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A Southern Cotton Mill Owner Justifies Child Labor

Daniel Augustus Tompkins was an owner and investor in numerous cotton mills in North Carolina. His beliefs reflected those of many mill owners, who argued in favor of child labor.

In the absence of schools, the discipline of the mill and its training down to twelve years of age is much better for children than idleness and no discipline or training. . . . It would be far better to have ample school facilities and compel all children to go to school ten months in the year, and give them the other two months for vacations and recreation. But in the absence of such facilities, the discipline and training of the mill is best for the children of working people.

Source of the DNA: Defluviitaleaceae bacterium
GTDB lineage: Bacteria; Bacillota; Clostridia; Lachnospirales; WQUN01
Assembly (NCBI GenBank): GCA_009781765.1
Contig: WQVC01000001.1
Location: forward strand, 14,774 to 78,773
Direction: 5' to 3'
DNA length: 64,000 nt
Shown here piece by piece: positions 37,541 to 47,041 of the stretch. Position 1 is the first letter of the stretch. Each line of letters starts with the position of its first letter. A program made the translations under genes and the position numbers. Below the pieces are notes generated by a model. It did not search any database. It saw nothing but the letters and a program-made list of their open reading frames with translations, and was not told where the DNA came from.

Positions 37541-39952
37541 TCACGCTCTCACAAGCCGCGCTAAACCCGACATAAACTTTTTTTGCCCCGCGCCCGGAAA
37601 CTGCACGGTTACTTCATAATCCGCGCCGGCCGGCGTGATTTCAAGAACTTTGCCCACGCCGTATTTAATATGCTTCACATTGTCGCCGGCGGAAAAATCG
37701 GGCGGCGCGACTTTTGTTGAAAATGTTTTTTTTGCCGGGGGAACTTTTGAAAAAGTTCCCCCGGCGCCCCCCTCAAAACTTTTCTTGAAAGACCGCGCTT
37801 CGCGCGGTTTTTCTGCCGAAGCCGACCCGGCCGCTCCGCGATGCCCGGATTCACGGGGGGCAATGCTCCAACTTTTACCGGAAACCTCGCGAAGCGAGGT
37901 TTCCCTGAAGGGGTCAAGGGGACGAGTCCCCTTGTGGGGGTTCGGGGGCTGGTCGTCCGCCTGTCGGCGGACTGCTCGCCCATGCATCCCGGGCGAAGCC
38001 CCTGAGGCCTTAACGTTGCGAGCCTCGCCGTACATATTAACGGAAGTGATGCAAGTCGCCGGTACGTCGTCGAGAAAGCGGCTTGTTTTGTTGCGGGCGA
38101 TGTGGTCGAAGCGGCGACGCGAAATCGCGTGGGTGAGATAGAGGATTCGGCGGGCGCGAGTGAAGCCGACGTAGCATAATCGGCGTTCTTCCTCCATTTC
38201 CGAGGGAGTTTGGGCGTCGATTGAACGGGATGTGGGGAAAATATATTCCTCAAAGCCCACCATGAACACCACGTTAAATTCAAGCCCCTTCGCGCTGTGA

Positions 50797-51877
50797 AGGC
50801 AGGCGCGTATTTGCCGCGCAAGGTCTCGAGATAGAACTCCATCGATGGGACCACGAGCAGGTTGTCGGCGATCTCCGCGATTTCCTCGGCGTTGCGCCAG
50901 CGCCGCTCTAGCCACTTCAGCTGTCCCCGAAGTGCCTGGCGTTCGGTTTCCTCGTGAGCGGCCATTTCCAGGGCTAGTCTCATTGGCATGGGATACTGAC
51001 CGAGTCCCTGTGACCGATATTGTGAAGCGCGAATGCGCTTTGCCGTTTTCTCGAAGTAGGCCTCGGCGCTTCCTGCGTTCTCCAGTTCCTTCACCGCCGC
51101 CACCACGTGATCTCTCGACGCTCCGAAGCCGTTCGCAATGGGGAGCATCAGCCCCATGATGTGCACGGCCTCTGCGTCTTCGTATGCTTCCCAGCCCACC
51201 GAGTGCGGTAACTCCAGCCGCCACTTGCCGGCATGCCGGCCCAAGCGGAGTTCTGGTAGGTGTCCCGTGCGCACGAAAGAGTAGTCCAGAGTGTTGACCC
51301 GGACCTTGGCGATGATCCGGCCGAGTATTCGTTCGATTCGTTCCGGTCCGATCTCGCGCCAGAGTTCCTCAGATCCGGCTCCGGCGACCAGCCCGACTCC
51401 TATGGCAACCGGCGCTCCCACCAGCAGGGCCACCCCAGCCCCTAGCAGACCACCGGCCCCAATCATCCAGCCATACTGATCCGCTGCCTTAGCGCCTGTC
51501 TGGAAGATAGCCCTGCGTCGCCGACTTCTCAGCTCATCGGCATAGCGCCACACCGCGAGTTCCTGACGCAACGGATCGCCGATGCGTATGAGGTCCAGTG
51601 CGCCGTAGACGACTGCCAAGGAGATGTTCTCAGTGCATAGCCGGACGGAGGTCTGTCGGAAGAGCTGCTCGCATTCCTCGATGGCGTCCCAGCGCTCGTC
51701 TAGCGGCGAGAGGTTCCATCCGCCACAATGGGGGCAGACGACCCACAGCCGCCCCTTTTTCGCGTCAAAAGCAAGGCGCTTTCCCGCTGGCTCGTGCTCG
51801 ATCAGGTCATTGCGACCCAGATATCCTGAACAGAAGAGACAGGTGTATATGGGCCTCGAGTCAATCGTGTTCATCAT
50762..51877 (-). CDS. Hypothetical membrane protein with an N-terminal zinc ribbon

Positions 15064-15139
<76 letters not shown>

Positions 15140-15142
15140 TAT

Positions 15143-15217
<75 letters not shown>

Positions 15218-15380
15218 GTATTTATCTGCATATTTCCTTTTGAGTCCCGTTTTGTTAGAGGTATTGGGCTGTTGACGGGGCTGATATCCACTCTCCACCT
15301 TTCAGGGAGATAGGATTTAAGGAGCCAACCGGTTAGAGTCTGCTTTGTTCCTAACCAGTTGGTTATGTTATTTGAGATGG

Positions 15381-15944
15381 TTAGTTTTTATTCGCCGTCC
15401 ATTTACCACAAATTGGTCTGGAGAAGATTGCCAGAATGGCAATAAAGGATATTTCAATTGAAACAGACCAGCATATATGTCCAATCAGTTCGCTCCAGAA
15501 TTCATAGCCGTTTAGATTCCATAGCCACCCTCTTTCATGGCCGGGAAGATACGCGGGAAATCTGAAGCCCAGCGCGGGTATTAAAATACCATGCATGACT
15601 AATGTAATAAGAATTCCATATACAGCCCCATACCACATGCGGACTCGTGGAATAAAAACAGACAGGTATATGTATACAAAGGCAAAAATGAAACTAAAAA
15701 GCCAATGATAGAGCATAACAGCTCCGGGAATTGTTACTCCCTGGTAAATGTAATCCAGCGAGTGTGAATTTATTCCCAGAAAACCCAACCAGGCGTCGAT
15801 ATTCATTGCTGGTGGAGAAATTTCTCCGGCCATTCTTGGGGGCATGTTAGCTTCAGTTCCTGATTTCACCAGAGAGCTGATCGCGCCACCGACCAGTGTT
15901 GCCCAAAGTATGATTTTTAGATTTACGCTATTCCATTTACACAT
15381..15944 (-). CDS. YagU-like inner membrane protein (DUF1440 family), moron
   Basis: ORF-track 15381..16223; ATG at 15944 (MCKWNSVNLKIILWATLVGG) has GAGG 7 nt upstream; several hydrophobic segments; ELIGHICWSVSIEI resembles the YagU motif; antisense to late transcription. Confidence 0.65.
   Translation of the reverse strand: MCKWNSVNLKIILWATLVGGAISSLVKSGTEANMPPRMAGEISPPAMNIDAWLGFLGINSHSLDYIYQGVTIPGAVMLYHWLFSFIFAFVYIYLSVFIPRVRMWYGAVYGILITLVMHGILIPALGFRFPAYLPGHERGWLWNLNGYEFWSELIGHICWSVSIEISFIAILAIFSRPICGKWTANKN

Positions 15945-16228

Source | North Carolina Bureau of Labor and Printing, Fifteenth Annual Report . . . 1901, quoted in Jacquelyn Dowd Hall, et al. eds., Like a Family: The Making of a Southern Cotton Mill World (University of North Carolina Press, 1987), 58.
Creator | Daniel Augustus Tompkins
Item Type | Government Document
Cite This document | Daniel Augustus Tompkins, “A Southern Cotton Mill Owner Justifies Child Labor,” HERB: Resources for Teachers, accessed May 26, 2019, https://herb.ashp.cuny.edu/items/show/2002.

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